Keep our Social Security numbers secure
In high school, most of us didn’t even know our Social Security numbers, and those of us who did were instructed to keep those precious nine digits under wraps. In college, though, all of that changed.
Carnegie Mellon students are trained to reveal parts — and often all — of their Social Security numbers, with little concern for their own personal privacy. Since Orientation, it’s been last-four-digits this, last-two-digits that. Getting into campus dorm rooms and registering for classes both require partial Social Security numbers. On top of that, students are often asked to divulge their entire Social Security number when a university employee asks for a student ID number.
That’s because social security numbers are student IDs, and this is a problem.
This calendar year alone, almost 70 colleges suffered computer security breaches, according to a Nov. 2 article in The Chronicle of Higher Education — we were one of them. Earlier this semester, a Carnegie Mellon professor’s laptop containing students’ Social Security numbers was stolen.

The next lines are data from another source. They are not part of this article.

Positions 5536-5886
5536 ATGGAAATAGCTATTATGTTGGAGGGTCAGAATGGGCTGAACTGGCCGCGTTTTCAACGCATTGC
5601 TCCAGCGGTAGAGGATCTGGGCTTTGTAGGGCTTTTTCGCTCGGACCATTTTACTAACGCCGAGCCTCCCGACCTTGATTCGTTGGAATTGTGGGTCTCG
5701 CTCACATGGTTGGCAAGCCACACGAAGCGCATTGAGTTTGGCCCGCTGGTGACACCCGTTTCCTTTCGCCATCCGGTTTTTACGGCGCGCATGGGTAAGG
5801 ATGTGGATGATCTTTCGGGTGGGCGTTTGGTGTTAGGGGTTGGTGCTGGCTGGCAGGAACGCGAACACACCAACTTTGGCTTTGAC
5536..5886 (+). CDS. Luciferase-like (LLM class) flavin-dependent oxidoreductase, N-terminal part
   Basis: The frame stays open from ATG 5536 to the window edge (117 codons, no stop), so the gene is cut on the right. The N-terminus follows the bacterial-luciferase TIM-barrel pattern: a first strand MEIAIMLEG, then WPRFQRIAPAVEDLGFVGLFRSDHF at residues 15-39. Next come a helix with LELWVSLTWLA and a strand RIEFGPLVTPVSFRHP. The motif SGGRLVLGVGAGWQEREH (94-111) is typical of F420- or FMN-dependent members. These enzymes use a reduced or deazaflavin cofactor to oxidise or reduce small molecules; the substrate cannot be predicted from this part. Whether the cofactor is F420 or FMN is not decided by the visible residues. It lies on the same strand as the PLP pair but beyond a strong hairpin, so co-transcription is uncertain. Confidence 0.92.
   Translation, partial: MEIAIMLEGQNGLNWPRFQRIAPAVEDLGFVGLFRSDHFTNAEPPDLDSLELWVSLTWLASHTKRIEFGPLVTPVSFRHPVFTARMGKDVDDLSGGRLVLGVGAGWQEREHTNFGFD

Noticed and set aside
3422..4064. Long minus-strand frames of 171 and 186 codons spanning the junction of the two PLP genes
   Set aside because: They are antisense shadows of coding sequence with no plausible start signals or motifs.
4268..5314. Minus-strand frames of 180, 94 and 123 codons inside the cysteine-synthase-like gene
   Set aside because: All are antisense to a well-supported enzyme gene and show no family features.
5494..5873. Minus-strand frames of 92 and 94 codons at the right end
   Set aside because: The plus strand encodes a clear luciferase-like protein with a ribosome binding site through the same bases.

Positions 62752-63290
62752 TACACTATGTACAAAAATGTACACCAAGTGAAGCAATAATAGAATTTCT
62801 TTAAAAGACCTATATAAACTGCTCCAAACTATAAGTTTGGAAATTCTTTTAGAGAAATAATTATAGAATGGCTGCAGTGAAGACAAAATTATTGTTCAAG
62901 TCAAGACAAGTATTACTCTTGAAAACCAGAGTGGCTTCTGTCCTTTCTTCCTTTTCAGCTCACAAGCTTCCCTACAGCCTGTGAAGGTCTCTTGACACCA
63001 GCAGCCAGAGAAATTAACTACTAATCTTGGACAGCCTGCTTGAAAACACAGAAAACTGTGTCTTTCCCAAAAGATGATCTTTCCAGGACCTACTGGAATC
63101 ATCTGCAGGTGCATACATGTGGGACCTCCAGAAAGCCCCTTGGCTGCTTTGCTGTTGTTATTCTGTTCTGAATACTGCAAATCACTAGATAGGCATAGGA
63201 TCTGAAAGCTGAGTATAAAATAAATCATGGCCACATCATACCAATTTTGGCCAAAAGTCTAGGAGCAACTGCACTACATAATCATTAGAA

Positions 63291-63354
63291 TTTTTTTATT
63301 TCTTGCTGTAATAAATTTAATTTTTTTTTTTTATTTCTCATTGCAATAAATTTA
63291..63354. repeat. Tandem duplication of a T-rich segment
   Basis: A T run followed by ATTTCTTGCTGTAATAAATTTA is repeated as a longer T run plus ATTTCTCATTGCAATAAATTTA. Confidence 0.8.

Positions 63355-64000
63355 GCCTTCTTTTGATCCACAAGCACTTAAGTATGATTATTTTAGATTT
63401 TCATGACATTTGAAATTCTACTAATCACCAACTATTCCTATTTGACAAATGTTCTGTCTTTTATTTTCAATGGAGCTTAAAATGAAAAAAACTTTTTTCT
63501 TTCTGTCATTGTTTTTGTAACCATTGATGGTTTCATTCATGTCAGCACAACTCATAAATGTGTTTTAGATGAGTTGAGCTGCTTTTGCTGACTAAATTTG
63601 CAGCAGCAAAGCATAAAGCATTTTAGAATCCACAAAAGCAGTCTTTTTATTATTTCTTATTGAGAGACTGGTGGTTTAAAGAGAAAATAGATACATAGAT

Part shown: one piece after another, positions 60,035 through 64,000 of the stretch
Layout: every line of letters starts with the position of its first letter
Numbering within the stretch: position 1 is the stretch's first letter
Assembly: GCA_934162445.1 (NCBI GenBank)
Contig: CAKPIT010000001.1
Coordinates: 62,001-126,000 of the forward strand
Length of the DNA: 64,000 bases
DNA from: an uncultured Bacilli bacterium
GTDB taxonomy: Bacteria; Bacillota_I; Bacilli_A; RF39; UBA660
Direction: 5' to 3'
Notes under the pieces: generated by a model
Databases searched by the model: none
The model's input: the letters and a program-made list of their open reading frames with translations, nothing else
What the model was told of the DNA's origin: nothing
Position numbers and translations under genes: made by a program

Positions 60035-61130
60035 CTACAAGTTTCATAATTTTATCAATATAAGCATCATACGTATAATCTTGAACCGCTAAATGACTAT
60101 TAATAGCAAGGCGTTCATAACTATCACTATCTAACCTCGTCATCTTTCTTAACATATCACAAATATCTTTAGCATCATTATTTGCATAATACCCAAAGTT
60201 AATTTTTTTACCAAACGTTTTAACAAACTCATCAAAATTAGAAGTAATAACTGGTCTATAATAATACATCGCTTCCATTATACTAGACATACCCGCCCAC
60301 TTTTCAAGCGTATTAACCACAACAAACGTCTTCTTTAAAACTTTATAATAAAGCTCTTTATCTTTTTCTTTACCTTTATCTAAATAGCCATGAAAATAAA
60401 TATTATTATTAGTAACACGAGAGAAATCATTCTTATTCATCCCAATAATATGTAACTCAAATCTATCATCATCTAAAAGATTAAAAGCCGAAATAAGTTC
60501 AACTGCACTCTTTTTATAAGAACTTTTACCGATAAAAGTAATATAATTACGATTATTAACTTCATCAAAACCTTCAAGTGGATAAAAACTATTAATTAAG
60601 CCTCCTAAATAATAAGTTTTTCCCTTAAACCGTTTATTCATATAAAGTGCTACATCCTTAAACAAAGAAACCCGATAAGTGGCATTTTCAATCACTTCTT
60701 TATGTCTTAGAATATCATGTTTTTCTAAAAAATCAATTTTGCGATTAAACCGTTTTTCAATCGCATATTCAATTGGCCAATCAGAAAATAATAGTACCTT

Obviously, the university cannot tag students solely by their first and last names — there would be plenty of repeats — but using Social Security numbers is not the only alternative.
According to The Chronicle, many colleges, including Cornell University, the University of Pennsylvania, and the University of Colorado, have started using randomly generated student ID numbers instead of Social Security numbers. In fact, the use of Social Security numbers for student IDs is now illegal in over 30 states, though unfortunately not in Pennsylvania.
But regardless of the legal requirements, Carnegie Mellon can make the choice to switch to randomly generated student ID numbers. Although students can currently request randomly generated student ID numbers to use instead of their Social Security numbers, Carnegie Mellon should give every student a randomly generated number immediately. The administration will always need students’ Social Security numbers for financial information, but there is no need to use them to identify students on a general basis.
It won’t be easy. Colleges that make the switch have to use software to find the stored Social Security numbers and replace them with randomly generated ones, which proves to be an imprecise process. There’s also the problem of cleaning out professors’ computers and reassigning the ID numbers of alumni, who deserve to have their identities protected.